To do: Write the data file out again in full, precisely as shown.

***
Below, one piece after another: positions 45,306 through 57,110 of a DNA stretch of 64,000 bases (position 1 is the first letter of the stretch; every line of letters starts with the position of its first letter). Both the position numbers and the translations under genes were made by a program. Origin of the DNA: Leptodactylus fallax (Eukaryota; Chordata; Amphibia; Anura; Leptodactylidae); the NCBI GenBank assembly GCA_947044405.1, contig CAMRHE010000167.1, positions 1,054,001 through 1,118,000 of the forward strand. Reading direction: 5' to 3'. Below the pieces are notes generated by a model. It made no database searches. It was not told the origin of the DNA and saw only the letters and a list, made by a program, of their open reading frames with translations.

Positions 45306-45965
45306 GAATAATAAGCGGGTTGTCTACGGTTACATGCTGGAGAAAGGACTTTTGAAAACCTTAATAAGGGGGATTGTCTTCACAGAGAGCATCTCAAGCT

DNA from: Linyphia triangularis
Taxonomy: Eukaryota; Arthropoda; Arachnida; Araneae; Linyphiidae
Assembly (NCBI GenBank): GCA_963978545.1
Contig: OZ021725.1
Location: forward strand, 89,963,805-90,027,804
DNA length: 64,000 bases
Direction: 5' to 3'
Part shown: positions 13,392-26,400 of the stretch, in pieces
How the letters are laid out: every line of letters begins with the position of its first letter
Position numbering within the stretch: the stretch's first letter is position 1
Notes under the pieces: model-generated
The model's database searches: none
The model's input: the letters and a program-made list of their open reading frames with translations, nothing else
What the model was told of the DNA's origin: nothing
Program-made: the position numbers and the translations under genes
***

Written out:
Below, one piece after another: positions 45,306 through 57,110 of a DNA stretch of 64,000 bases (position 1 is the first letter of the stretch; every line of letters starts with the position of its first letter). Both the position numbers and the translations under genes were made by a program. Origin of the DNA: Leptodactylus fallax (Eukaryota; Chordata; Amphibia; Anura; Leptodactylidae); the NCBI GenBank assembly GCA_947044405.1, contig CAMRHE010000167.1, positions 1,054,001 through 1,118,000 of the forward strand. Reading direction: 5' to 3'. Below the pieces are notes generated by a model. It made no database searches. It was not told the origin of the DNA and saw only the letters and a list, made by a program, of their open reading frames with translations.

Positions 45306-45965
45306 GAATAATAAGCGGGTTGTCTACGGTTACATGCTGGAGAAAGGACTTTTGAAAACCTTAATAAGGGGGATTGTCTTCACAGAGAGCATCTCAAGCT

DNA from: Linyphia triangularis
Taxonomy: Eukaryota; Arthropoda; Arachnida; Araneae; Linyphiidae
Assembly (NCBI GenBank): GCA_963978545.1
Contig: OZ021725.1
Location: forward strand, 89,963,805-90,027,804
DNA length: 64,000 bases
Direction: 5' to 3'
Part shown: positions 13,392-26,400 of the stretch, in pieces
How the letters are laid out: every line of letters begins with the position of its first letter
Position numbering within the stretch: the stretch's first letter is position 1
Notes under the pieces: model-generated
The model's database searches: none
The model's input: the letters and a program-made list of their open reading frames with translations, nothing else
What the model was told of the DNA's origin: nothing
Program-made: the position numbers and the translations under genes